Optimize checkout flow of government procurement e-commerce
GLASS is a software ecosystem powering governments using artificial intelligence.
1 Chief of Staff
1 Product Designer
BackgroundBy improving public procurement worldwide, GLASS can maximize tax dollars, increase the quality and variety of products and services acquired by governments, and simplify decision-making for public employees.
The current product look and feel can be seen in the video below.
Two weeks to research, redesign, and plan hand-off of e-commerce flow with a goal of increasing page conversion and decreasing bounce rate pre-purchase.
The Approach & Opportunities
I conducted competitive analysis & exploratory research, digging into emerging trends within the procurement industry.
There were several opportunities and low-hanging fruit to focus on:
Form fields inside a box and not as a line
Research shows that when users were prompted with line text fields, in a lot of cases, they didn't know it was an input field because it didn’t look like a traditional input or clickable. In order to improve the scannability and discoverability, I decided to use enclosed text fields with a rectangular shape. Based on a Google research and material design best practices (source), enclosed text fields with a rectangular (box) shape and round corners performed better than those with a line affordance.
Ability to checkout as a guest
Based on the following study by the CXL Institute on "How to Design an Ecommerce Checkout Flow that Converts", one in four customers abandons online purchases due to forced registration. Taking that into consideration, I envisioned the top of the screen prior to the one I created, as having the possibility to check out as a guest (with a dropdown to add essential information), as well as adding a CTA for the users who already have an account to log in or for the ones that don't, to sign up (see image below).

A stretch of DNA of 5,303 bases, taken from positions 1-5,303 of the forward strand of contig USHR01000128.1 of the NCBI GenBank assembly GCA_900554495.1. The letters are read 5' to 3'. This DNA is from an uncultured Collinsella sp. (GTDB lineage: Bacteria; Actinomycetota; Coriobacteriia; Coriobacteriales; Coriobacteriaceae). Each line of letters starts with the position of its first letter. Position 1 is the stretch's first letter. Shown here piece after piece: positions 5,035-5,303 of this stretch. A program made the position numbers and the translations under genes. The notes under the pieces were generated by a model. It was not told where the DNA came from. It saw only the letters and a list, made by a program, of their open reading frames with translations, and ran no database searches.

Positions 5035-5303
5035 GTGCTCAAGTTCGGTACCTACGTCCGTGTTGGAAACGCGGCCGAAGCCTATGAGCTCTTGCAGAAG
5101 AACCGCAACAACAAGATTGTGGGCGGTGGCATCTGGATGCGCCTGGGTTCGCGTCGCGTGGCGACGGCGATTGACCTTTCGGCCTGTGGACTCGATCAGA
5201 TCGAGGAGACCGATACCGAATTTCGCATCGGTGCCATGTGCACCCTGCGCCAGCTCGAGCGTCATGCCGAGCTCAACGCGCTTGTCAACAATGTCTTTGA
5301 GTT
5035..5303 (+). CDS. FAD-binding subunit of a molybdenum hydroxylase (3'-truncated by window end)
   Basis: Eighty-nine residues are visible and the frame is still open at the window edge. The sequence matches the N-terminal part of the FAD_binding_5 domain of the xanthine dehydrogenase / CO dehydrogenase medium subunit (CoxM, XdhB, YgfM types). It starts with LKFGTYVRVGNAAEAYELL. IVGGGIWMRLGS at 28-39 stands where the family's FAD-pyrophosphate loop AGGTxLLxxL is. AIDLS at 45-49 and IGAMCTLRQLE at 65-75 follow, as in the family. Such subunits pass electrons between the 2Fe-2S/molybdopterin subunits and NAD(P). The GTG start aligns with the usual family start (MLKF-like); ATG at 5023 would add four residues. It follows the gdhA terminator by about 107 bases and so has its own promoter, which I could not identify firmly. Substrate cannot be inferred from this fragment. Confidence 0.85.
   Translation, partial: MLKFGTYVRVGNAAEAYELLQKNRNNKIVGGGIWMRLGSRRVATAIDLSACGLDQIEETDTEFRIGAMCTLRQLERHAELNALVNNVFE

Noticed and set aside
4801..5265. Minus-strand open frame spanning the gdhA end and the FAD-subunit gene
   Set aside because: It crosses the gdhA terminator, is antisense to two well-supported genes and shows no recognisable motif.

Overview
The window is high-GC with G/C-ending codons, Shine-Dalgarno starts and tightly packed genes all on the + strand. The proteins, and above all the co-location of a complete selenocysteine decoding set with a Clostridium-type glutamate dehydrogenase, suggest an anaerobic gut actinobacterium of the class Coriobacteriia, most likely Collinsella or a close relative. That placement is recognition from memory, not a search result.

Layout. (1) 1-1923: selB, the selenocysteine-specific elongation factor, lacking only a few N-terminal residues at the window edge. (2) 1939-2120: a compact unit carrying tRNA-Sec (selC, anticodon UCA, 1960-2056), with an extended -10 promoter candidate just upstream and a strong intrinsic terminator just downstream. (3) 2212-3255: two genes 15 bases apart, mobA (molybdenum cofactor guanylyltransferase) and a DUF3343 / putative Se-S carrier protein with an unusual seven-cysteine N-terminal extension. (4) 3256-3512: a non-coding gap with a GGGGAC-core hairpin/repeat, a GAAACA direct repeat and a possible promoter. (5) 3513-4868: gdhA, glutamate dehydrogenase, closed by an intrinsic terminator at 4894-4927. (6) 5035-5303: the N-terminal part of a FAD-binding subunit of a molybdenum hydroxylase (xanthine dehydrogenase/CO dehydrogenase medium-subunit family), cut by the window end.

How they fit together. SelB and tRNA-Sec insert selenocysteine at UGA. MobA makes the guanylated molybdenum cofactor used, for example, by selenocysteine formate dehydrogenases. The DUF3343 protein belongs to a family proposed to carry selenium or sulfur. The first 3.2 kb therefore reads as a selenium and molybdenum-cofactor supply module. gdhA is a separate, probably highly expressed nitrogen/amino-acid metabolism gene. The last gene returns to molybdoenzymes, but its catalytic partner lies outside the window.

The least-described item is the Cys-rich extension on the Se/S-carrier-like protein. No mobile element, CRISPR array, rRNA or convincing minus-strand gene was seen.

Credit card microanimations
For aesthetic purposes, I created a concept of a micro animation in the credit card section, where it highlights the parts of the card while the user is filling up the form and it populates the credit card company (VISA vs Mastercard) based on the first 3-4 numbers typed in the form.
Cyclical Navigation (Easy way to go back to the basket)
How many times have you started the checkout process and then realized you wanted to buy something else? Making it easy for the customer to buy more items is a great thing for the user and for the business!
Connect users to customer support: one click to email / call / live chat
I wanted to incorporate these three options in the header of the page in order to connect customers with support where they commonly experience issues and keep them on track to finalize their purchase.
Progress bar and numbered steps
A progress indicator identifies the stage of the checkout process you are on, while also outlining the entire step process. This helps customers know where they are in the process, how many more steps are left, and get a general idea of how much longer the process will take. These two initiatives, especially when combined, set expectations, streamline the checkout process, and give a sense of achievement. This keeps customers on track and focused on following through to the end of your conversion funnel and can absolutely increase engagement and prevent cart abandonment.
Possibility to save shipping info and payment method
Saves recurring user's time, since they won't need to type all that information every time they come back!
"Complete Checkout" button inactive until the information is filled
Main CTA in my redesigned screen is unclickable because the user hasn't added card info yet, in the screen that is shared. Once payment info is added, the button becomes blue and that's the clue that the user can finalize the process.
I presented the opportunities, research findings, and redesign to the Chief of Staff and CEO. The final product can be seen here, or in the video below.
This project had one main KPIs for us to track:
Decrease late funnel (checkout page) drop-off by 2%
While user tests performed well and indicated we should implement, the team will measure performance to this metric after there is a statistically significant number of government users (2-4 months).